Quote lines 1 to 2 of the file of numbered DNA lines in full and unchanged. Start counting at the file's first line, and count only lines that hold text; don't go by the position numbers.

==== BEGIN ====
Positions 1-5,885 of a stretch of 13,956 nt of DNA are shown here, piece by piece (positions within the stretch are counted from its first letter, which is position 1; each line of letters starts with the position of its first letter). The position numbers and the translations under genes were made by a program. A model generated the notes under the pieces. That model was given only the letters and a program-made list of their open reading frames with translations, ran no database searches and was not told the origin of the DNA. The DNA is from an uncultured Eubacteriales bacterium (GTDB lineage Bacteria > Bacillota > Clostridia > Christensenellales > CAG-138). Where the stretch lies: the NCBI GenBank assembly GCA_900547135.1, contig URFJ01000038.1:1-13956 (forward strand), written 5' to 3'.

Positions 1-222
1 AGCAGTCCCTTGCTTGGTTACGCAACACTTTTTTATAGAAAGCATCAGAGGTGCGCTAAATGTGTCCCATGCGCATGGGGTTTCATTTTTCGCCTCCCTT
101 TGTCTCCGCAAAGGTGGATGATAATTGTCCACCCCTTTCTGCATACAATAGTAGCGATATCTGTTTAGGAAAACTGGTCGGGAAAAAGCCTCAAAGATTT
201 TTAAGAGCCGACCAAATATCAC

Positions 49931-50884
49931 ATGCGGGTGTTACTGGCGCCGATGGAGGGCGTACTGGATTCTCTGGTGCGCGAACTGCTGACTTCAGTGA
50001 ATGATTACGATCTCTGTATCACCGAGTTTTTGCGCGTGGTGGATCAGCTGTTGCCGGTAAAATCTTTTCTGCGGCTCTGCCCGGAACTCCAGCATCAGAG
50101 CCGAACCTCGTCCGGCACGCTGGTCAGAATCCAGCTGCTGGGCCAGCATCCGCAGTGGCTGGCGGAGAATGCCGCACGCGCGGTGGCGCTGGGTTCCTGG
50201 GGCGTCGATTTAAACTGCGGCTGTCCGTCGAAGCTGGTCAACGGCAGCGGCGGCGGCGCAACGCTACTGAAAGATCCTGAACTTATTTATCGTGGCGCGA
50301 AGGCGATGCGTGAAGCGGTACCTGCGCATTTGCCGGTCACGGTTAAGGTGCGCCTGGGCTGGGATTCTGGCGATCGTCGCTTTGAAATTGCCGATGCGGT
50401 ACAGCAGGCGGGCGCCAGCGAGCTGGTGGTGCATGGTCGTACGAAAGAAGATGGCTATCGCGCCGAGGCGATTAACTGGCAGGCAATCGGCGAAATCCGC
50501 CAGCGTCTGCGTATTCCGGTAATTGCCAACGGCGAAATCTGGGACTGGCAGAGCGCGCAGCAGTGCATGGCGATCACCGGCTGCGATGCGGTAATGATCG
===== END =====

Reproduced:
Positions 1-5,885 of a stretch of 13,956 nt of DNA are shown here, piece by piece (positions within the stretch are counted from its first letter, which is position 1; each line of letters starts with the position of its first letter). The position numbers and the translations under genes were made by a program. A model generated the notes under the pieces. That model was given only the letters and a program-made list of their open reading frames with translations, ran no database searches and was not told the origin of the DNA. The DNA is from an uncultured Eubacteriales bacterium (GTDB lineage Bacteria > Bacillota > Clostridia > Christensenellales > CAG-138). Where the stretch lies: the NCBI GenBank assembly GCA_900547135.1, contig URFJ01000038.1:1-13956 (forward strand), written 5' to 3'.

Positions 1-222